So, on the other side of the coin, if you truly do have something that actually should be disputed, make sure that you have 2-3 months to see any results. Sometimes longer. (This is one of the reasons that I recommend to people that we don’t wait till the last minute to check your credit)

To help tie this all together, I can help with a game plan with all of the above. I have a connection that can run a ‘what if’ simulation for you to determine what steps will make the most difference. I definitely recommend doing so before spending a lot of money fixing the wrong problem.

Those who have a lot of work to do

This is the group that needs 60+ points just to tread water. I don’t have any quick fixes for this group of people. A professional credit repair agency may be the best place to start. They will help you dispute as many things as possible, which can result in items being deleted that don’t have a valid paper trail. They can help negotiate settlements on your collections. If you are too deep in a hole, I hate to say it, and a few years ago I thought I would never say it, but some form of bankruptcy may be your best solution.

If you file bankruptcy, be aware that you will need to re-establish credit afterwards. You will need to show that you have taken your second chance seriously and have learned how to handle credit – and debt.


I am not a credit counselor or credit repair expert. The information provided here is based on observations that I have made over the years and information that I have put together from those expert sources. There is no guarantee of exactly how much your credit will improve by following this advice or if it will be enough to qualify for a specific program.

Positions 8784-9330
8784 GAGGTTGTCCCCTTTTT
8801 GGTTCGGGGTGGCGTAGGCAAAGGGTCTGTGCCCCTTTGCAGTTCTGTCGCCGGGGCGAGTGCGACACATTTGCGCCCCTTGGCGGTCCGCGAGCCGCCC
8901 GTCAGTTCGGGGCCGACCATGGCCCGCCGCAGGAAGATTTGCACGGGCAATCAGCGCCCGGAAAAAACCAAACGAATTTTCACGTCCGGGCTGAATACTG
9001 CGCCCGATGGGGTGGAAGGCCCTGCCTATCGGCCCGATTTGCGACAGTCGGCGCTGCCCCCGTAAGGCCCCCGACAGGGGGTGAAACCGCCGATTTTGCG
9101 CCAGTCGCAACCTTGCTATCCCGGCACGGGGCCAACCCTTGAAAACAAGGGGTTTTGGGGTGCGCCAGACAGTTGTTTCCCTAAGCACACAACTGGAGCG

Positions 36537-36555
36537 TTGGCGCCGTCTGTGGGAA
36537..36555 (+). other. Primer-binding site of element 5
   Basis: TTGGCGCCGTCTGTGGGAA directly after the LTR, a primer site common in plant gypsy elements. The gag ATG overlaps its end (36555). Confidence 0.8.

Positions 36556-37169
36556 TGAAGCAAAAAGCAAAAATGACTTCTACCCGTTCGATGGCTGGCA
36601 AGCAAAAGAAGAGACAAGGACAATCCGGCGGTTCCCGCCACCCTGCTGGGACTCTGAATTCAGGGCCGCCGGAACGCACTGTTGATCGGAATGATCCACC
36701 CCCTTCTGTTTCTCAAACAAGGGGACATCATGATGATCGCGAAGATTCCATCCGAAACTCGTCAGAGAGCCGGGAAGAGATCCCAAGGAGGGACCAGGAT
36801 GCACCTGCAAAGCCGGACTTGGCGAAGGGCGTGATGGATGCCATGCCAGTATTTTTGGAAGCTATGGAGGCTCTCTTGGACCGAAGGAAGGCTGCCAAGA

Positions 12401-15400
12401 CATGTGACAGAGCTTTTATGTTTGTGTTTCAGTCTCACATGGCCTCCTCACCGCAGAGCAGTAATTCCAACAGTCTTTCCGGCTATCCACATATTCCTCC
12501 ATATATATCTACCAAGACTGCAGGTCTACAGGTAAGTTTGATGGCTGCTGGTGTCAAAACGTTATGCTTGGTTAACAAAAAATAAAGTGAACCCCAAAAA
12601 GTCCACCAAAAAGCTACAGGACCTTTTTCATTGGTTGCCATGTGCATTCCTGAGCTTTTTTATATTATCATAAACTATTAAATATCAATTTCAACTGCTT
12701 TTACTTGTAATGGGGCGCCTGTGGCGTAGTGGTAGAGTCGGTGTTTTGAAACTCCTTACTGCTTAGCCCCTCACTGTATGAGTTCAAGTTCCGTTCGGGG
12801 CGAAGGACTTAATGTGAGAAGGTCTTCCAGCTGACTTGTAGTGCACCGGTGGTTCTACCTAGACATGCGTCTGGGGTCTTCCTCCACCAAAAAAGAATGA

Sources: credittechnologies.com, myfico.com, consumerfinance.gov

I’VE GOT NO CREDIT, WHAT DO I DO?

I get asked this question a lot. This is one thing that is lagging behind the ‘recovery’. The
rates are great, there are a lot of homes for sale, but a lot of people have messed up credit – or, in this case, no credit at all, and they can’t qualify for a mortgage.

I talk to a lot of people that say “I’ve just always paid cash for everything”. While this is a very commendable way of making sure that you live within your means, and I would never criticize it, it doesn’t help you when you find something a little too big to pay cash for – like a house.

Just to be clear. I am not a credit counselor or credit repair expert. I am a mortgage loan officer with years of experience looking at credit reports and helping people qualify for loans.

So, how do we establish credit for the first time?